ABSTRACT: The aim of this study was to establish and identify the health effect markers of workers with potential exposure to nanoparticles (20–100 nm) during manufacturing and/or application of nanomaterials. For this cross-sectional study, we recruited 227 workers who handled nanomaterials and 137 workers for comparison who did not from 14 plants in Taiwan. A questionnaire was used to collect data on exposure status, demographics, and potential confounders. The health effect markers were measured in the medical laboratory. Control banding from the Nanotool Risk Level Matrix was used to categorize the exposure risk levels of the workers. The results showed that the antioxidant enzyme, superoxide dismutase (SOD) in risk level 1 (RL1) and risk level 2 (RL2) workers was significantly (p RL1 > RL2). Another antioxidant, glutathione peroxidase (GPX), was significantly lower only in RL1 workers than in the control workers. The cardiovascular markers, fibrinogen and ICAM (intercellular adhesion molecule), were significantly higher in RL2 workers than in controls and a significant dose–response with an increasing trend was found for these two cardiovascular markers. Another cardiovascular marker, interleukin-6, was significantly increased among RL1 workers, but not among RL2 workers. The accuracy rate for remembering 7-digits and reciting them backwards was significantly lower in RL2 workers (OR = 0.48) than in controls and a significantly reversed gradient was also found for the correct rate of backward memory (OR = 0.90 for RL1, OR = 0.48 for RL2, p Keywords: Antioxidant enzymes; Cardiovascular diseases; Control banding; Cross-sectional study; Environmental and health effects; Genotoxicity; Lung inflammation; Nanoparticle; Oxidative stress; Pulmonary function; Risk levels Document Type: Research Article DOI: http://dx.doi.org/10.1007/s11051-012-0878-5 Affiliations: 1: Division of Environmental Health & Occupational Medicine, National Health Research Institutes, 35 Keyan Road, Zhunan Town, Miaoli County, 35053, Taiwan, ROC, Email: shliou@nhri.org.tw 2: Division of Environmental Health & Occupational Medicine, National Health Research Institutes, 35 Keyan Road, Zhunan Town, Miaoli County, 35053, Taiwan, ROC 3: Department of Public Health, National Defense Medical Center, Taipei, Taiwan, ROC 4: Department of Chemistry, Fu Jen Catholic University, Taipei, Taiwan, ROC 5: Institute of Occupational Safety and Health, Council of Labor Affairs, Taipei, Taiwan, ROC 6: Institute of Environmental Health, College of Public Health, China Medical University and Hospital, Taichung, Taiwan, ROC Publication date: August 1, 2012 $(document).ready(function() { var shortdescription = $(".originaldescription").text().replace(/\\&/g, '&').replace(/\\, '<').replace(/\\>/g, '>').replace(/\\t/g, ' ').replace(/\\n/g, ''); if (shortdescription.length > 350){ shortdescription = "" + shortdescription.substring(0,250) + "... more"; } $(".descriptionitem").prepend(shortdescription); $(".shortdescription a").click(function() { $(".shortdescription").hide(); $(".originaldescription").slideDown(); return false; }); }); Related content In this: publication By this: publisher In this Subject: Nuclear Physics By this author: Liou, Saou-Hsing ; Tsou, Tsui-Chun ; Wang, Shu-Li ; Li, Lih-Ann ; Chiang, Hung-Che ; Li, Wan-Fen ; Lin, Pin-Pin ; Lai, Ching-Huang ; Lee, Hui-Ling ; Lin, Ming-Hsiu ; Hsu, Jin-Huei ; Chen, Chiou-Rong ; Shih, Tung-Sheng ; Liao, Hui-Yi ; Chung, Yu-Teh GA_googleFillSlot("Horizontal_banner_bottom");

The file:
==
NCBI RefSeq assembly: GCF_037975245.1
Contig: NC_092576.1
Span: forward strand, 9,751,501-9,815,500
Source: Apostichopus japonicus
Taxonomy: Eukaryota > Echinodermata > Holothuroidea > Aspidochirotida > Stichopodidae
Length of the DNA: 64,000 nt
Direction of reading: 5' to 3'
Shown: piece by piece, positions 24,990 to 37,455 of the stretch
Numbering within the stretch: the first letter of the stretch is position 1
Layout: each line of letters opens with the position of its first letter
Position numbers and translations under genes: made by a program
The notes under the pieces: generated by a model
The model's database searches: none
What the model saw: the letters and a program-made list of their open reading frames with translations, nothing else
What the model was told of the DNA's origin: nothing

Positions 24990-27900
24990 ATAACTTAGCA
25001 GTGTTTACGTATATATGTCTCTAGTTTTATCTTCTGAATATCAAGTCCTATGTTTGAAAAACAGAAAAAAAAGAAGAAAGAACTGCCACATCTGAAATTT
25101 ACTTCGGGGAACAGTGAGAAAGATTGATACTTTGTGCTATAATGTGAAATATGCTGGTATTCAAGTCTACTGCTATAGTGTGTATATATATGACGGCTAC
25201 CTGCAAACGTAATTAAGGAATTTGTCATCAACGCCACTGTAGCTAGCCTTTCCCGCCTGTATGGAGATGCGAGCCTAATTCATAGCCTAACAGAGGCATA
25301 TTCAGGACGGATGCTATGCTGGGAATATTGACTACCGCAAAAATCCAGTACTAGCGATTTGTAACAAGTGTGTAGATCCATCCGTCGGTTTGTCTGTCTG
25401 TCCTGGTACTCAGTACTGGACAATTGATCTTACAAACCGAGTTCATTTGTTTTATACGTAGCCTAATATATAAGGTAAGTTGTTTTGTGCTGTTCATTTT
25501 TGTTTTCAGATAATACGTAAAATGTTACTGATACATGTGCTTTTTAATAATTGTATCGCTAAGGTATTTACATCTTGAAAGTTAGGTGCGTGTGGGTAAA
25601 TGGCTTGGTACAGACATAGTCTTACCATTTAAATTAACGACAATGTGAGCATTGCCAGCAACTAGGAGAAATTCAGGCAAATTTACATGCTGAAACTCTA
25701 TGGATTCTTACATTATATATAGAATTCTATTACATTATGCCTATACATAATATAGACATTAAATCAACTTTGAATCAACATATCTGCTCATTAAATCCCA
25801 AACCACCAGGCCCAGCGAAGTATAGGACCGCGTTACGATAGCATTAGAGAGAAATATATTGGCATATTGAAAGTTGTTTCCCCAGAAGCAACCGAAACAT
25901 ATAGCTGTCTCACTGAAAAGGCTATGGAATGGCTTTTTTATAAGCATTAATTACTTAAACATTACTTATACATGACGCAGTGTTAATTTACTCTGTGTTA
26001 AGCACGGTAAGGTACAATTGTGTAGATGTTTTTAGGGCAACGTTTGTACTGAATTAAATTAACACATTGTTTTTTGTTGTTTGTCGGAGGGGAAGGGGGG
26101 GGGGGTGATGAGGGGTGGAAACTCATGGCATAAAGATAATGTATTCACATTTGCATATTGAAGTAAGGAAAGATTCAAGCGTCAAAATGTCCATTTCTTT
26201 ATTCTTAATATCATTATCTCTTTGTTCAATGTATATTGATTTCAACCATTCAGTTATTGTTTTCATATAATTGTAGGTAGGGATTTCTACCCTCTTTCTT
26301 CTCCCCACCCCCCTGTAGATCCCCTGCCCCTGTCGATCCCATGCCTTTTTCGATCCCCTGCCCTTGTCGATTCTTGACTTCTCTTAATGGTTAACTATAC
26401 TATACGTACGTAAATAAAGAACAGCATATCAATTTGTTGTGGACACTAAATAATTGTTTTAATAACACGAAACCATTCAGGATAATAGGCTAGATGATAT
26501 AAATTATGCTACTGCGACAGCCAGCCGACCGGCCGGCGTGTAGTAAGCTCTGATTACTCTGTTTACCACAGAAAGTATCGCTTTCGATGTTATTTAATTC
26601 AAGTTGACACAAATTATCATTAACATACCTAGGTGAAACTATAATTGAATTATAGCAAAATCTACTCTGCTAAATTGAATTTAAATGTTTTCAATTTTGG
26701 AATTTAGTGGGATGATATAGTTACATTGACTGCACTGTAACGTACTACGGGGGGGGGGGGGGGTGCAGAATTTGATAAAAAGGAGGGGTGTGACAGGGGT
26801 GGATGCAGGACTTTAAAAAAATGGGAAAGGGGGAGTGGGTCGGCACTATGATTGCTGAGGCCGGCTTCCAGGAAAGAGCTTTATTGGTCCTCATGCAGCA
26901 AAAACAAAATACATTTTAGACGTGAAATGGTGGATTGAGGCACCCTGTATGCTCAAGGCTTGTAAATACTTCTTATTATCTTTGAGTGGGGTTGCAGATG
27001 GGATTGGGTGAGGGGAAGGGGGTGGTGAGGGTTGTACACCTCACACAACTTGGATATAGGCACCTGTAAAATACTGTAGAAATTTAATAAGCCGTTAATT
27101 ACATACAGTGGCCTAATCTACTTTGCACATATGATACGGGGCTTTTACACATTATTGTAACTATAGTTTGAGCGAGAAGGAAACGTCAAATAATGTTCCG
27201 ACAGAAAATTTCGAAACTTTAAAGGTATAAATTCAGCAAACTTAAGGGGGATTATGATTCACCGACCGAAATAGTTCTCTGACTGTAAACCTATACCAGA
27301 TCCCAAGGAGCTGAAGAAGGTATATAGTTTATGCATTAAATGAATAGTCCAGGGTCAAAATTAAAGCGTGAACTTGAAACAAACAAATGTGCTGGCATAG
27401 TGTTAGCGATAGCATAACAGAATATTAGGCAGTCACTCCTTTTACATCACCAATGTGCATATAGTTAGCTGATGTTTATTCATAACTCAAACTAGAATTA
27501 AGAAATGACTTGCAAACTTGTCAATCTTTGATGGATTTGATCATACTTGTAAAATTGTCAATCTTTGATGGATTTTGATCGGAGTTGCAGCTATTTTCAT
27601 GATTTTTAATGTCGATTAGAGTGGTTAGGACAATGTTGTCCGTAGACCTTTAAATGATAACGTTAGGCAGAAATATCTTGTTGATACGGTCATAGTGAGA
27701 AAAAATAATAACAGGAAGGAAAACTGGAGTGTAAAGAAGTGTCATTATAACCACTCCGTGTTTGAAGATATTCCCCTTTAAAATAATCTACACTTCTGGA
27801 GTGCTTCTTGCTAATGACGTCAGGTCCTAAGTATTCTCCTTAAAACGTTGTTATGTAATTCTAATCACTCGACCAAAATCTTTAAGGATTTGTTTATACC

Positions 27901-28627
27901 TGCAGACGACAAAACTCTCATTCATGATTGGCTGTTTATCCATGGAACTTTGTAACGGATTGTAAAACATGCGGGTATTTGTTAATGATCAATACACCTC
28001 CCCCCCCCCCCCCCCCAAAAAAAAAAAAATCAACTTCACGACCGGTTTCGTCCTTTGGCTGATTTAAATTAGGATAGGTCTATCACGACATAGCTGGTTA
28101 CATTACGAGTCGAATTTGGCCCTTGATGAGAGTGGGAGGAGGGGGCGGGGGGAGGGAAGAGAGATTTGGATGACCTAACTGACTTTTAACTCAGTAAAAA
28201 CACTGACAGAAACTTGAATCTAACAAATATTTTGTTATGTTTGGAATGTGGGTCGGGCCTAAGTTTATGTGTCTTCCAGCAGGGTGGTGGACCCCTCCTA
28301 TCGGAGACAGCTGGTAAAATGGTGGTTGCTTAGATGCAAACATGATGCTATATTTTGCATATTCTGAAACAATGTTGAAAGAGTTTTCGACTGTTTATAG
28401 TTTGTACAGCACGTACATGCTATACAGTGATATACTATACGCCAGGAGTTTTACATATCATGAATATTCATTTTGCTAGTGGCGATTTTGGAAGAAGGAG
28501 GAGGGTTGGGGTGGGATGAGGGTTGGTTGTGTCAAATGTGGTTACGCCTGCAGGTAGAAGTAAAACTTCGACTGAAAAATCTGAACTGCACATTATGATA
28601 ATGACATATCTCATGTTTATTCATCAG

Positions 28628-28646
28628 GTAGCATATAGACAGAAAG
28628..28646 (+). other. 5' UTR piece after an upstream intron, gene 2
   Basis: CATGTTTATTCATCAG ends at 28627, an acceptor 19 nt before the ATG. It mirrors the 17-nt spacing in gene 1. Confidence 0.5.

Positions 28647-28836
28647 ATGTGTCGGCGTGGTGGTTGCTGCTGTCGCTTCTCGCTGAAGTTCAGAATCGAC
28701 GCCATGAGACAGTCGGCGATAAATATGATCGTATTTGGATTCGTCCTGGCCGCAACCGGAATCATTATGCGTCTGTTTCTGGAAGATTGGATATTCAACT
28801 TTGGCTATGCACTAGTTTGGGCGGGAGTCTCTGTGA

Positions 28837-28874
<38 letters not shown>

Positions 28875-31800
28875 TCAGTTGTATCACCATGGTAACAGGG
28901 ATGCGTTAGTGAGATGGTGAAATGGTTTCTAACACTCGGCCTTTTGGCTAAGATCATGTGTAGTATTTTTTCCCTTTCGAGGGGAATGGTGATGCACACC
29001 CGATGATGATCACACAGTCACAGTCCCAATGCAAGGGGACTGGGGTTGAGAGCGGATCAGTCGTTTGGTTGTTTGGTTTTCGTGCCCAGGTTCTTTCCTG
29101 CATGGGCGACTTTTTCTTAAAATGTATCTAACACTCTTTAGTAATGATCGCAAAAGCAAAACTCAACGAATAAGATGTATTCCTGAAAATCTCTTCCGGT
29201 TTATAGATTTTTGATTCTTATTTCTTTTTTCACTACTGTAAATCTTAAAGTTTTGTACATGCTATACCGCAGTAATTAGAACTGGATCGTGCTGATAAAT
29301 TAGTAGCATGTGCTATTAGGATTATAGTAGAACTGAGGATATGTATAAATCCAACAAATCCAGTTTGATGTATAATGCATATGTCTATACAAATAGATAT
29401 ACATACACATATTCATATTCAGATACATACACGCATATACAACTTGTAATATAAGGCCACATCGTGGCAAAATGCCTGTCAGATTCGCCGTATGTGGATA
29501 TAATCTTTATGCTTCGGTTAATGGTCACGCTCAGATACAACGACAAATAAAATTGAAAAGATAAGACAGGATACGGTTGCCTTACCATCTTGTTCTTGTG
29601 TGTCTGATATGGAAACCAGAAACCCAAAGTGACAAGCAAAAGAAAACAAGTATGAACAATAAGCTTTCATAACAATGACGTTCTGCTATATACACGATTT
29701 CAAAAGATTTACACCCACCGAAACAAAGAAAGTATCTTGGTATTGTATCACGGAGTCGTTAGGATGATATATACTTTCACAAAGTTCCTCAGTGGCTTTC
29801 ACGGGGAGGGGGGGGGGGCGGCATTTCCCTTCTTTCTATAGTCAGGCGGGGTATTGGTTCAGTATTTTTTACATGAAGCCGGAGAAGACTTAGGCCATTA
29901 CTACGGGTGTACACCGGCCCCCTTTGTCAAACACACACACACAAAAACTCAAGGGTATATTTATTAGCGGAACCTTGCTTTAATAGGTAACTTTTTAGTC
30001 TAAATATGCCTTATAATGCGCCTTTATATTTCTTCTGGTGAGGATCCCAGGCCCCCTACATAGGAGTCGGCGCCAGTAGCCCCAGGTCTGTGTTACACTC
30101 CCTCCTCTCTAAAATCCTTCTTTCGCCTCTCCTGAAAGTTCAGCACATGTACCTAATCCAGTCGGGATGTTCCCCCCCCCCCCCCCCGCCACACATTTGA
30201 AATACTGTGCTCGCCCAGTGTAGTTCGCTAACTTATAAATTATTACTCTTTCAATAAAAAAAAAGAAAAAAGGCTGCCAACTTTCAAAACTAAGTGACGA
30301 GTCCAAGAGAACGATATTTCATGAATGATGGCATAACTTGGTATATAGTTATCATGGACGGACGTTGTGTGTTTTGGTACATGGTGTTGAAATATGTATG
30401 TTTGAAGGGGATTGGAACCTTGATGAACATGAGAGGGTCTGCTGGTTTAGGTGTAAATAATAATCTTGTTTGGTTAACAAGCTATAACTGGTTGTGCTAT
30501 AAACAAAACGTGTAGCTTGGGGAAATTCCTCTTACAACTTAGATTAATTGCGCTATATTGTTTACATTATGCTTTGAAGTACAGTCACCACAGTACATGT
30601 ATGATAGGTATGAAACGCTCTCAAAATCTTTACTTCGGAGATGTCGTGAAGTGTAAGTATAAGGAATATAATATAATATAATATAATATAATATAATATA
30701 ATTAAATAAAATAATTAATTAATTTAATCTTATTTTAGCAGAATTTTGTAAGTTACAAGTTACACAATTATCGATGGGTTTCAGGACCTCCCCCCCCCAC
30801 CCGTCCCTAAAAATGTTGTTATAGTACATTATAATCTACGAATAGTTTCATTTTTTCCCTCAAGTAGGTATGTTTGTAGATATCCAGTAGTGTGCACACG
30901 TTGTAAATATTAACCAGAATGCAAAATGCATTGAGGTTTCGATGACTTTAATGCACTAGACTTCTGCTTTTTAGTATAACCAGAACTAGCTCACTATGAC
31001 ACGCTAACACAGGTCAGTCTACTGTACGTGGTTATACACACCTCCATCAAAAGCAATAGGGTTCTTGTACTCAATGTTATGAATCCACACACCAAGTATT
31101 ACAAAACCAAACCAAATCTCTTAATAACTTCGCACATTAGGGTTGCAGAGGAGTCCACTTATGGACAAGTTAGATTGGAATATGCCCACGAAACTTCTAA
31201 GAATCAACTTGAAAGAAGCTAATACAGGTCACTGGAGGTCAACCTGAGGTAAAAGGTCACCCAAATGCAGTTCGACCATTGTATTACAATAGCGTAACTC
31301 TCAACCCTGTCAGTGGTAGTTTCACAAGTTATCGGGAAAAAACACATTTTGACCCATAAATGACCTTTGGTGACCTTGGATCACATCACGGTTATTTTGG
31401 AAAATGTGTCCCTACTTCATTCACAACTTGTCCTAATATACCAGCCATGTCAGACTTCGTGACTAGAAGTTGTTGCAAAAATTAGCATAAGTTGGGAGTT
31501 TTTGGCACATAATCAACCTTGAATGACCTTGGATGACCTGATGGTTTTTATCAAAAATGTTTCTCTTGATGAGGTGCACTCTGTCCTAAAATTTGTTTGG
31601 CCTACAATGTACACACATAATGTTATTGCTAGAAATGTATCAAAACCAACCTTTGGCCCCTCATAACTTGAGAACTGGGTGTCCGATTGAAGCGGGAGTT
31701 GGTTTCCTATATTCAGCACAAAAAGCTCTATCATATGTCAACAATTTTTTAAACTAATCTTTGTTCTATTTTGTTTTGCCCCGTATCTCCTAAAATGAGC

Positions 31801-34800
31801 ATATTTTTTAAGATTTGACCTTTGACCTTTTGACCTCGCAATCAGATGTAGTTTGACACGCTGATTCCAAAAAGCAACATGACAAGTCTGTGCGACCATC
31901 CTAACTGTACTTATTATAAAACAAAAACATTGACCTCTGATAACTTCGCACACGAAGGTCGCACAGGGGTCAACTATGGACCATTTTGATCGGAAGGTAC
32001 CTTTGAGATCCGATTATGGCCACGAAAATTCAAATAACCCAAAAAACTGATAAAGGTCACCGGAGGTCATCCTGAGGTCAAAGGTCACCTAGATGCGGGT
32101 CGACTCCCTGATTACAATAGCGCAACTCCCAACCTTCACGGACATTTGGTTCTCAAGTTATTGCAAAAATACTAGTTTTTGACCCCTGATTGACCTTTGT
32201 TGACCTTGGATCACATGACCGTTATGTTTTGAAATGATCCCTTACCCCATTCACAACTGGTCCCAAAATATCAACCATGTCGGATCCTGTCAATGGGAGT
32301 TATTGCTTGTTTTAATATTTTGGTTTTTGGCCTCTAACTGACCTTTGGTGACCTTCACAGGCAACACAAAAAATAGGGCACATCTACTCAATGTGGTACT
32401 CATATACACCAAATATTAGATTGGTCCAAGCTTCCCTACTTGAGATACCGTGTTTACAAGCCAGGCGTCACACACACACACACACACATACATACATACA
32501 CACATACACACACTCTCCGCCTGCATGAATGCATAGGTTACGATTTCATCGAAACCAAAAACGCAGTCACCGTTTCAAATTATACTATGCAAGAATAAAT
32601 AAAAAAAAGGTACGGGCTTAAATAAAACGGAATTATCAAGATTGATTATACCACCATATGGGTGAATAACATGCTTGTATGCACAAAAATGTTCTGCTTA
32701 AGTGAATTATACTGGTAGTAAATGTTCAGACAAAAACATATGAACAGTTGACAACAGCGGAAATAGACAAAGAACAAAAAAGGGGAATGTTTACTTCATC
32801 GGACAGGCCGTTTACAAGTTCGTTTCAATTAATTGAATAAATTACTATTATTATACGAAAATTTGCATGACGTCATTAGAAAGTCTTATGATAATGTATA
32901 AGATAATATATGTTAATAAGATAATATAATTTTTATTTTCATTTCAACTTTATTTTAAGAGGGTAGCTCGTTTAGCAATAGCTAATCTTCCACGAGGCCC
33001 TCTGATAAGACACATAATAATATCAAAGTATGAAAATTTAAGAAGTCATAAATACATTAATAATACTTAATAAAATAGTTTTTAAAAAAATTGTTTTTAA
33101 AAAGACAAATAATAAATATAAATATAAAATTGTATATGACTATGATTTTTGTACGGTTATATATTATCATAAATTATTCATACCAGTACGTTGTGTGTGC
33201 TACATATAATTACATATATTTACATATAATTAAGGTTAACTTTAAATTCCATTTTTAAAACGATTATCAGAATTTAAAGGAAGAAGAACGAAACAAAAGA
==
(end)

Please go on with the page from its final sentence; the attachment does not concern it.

Journal of Nanoparticle Research 01/2012; 14(8). · 2.18 Impact Factor